Wednesday, December 10, 2008

HURT GO HAPPY by Ginny Rorby

HURT GO HAPPY is the story of a young deaf girl and her struggle to adjust to the hearing world around her. Her story combined, with a grumpy old scientist and a rambunctious chimp, make for a book that is sure to be successful with readers both young and old.

Joey lost her hearing at the age of six. Things haven't been easy for her since her communication with others is limited to lip-reading which isn't as easy as it might seem. She is not able to understand her little brother or even her step-father who wears a drooping mustache. Joey's mother is her only real connection with the world, and she refuses to allow Joey to learn sign language because she believes it will draw attention to her disability. School is a struggle most days, and Joey looks forward to returning to the safety of her family and the nature surrounding her country home.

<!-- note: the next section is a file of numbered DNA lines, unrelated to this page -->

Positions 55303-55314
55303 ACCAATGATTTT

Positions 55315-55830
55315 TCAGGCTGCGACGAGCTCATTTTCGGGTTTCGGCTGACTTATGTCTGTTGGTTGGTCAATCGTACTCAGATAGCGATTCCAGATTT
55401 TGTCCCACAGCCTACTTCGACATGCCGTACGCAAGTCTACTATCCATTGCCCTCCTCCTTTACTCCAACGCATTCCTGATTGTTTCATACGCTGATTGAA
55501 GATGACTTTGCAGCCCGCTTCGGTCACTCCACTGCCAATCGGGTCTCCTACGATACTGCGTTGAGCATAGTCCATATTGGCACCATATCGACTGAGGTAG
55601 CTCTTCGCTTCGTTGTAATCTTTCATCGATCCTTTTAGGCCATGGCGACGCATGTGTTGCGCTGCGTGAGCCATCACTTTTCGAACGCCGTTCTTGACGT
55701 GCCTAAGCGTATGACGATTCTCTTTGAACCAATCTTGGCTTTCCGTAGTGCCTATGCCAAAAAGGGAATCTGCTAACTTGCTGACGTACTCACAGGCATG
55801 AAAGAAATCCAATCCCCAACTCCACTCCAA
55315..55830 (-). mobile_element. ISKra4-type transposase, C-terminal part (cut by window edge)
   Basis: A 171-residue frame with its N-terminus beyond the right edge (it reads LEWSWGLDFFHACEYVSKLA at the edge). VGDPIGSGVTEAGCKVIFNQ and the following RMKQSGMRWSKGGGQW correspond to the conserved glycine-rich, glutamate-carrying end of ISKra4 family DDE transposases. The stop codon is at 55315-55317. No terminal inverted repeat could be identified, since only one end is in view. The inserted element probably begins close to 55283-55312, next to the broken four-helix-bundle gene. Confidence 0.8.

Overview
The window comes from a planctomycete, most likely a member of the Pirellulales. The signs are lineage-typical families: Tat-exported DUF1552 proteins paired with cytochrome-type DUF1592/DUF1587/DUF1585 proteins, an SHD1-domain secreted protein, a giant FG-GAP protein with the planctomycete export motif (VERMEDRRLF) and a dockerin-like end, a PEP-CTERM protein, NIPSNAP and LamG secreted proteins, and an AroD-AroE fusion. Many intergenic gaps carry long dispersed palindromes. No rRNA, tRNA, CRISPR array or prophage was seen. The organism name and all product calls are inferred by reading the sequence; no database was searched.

One afternoon while hunting for mushrooms, Joey stumbles onto the property of Dr. Charlie Mansell. At first the grouchy old man orders her off his land, but then he recognizes her disability and invites her into his home. Charlie reveals that he was raised by deaf parents, and he is shocked to learn that Joey has not been allowed to learn American Sign Language. She forms a special friendship with Charlie and the chimp he rescued from the horrors of a science lab. The scientist and the chimp work together to teach Joey how to sign.

Complications arise when Joey's mother finds out about the secret lessons. Their mother/daughter relationship begins to crumble as Joey asserts her independence and demands that she be allowed to continue with her new relationships. The mysterious cause of Joey's hearing loss seems to be the motivation as her mother continues to object to the use of sign language. Charlie is insistent that Joey cannot hope to live a normal, productive life without it.

Ginny Rorby has created an emotional and touching story with likeable human characters and one fun-loving chimpanzee. Readers will be entertained as well as educated about life with a disability and the cruelty of animal testing.

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